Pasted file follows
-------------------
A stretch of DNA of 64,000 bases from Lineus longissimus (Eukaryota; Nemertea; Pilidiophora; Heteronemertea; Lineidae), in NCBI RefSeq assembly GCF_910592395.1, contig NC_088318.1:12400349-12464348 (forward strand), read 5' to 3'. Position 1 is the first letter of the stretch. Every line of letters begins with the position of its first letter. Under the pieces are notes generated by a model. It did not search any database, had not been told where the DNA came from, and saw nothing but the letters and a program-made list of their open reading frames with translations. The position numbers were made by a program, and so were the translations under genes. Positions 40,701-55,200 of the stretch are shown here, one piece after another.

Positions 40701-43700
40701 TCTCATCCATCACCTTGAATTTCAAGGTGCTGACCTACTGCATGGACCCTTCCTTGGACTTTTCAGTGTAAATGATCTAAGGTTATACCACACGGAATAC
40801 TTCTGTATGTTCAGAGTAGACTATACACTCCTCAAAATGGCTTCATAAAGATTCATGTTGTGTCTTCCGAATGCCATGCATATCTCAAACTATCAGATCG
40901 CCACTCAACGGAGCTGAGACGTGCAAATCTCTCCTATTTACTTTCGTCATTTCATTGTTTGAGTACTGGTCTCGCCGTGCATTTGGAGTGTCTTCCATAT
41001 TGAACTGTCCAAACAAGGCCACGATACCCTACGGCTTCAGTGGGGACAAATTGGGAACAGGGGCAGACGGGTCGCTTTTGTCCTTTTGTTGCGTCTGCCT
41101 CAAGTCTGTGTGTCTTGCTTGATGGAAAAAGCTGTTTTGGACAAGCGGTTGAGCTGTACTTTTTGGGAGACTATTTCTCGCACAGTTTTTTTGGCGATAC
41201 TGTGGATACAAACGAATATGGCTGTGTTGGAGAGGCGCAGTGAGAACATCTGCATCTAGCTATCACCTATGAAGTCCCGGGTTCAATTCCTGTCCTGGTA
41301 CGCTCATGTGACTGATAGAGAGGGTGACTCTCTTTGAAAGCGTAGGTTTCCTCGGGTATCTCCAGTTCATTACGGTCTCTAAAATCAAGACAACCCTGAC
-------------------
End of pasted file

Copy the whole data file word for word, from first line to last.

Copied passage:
A stretch of DNA of 64,000 bases from Lineus longissimus (Eukaryota; Nemertea; Pilidiophora; Heteronemertea; Lineidae), in NCBI RefSeq assembly GCF_910592395.1, contig NC_088318.1:12400349-12464348 (forward strand), read 5' to 3'. Position 1 is the first letter of the stretch. Every line of letters begins with the position of its first letter. Under the pieces are notes generated by a model. It did not search any database, had not been told where the DNA came from, and saw nothing but the letters and a program-made list of their open reading frames with translations. The position numbers were made by a program, and so were the translations under genes. Positions 40,701-55,200 of the stretch are shown here, one piece after another.

Positions 40701-43700
40701 TCTCATCCATCACCTTGAATTTCAAGGTGCTGACCTACTGCATGGACCCTTCCTTGGACTTTTCAGTGTAAATGATCTAAGGTTATACCACACGGAATAC
40801 TTCTGTATGTTCAGAGTAGACTATACACTCCTCAAAATGGCTTCATAAAGATTCATGTTGTGTCTTCCGAATGCCATGCATATCTCAAACTATCAGATCG
40901 CCACTCAACGGAGCTGAGACGTGCAAATCTCTCCTATTTACTTTCGTCATTTCATTGTTTGAGTACTGGTCTCGCCGTGCATTTGGAGTGTCTTCCATAT
41001 TGAACTGTCCAAACAAGGCCACGATACCCTACGGCTTCAGTGGGGACAAATTGGGAACAGGGGCAGACGGGTCGCTTTTGTCCTTTTGTTGCGTCTGCCT
41101 CAAGTCTGTGTGTCTTGCTTGATGGAAAAAGCTGTTTTGGACAAGCGGTTGAGCTGTACTTTTTGGGAGACTATTTCTCGCACAGTTTTTTTGGCGATAC
41201 TGTGGATACAAACGAATATGGCTGTGTTGGAGAGGCGCAGTGAGAACATCTGCATCTAGCTATCACCTATGAAGTCCCGGGTTCAATTCCTGTCCTGGTA
41301 CGCTCATGTGACTGATAGAGAGGGTGACTCTCTTTGAAAGCGTAGGTTTCCTCGGGTATCTCCAGTTCATTACGGTCTCTAAAATCAAGACAACCCTGAC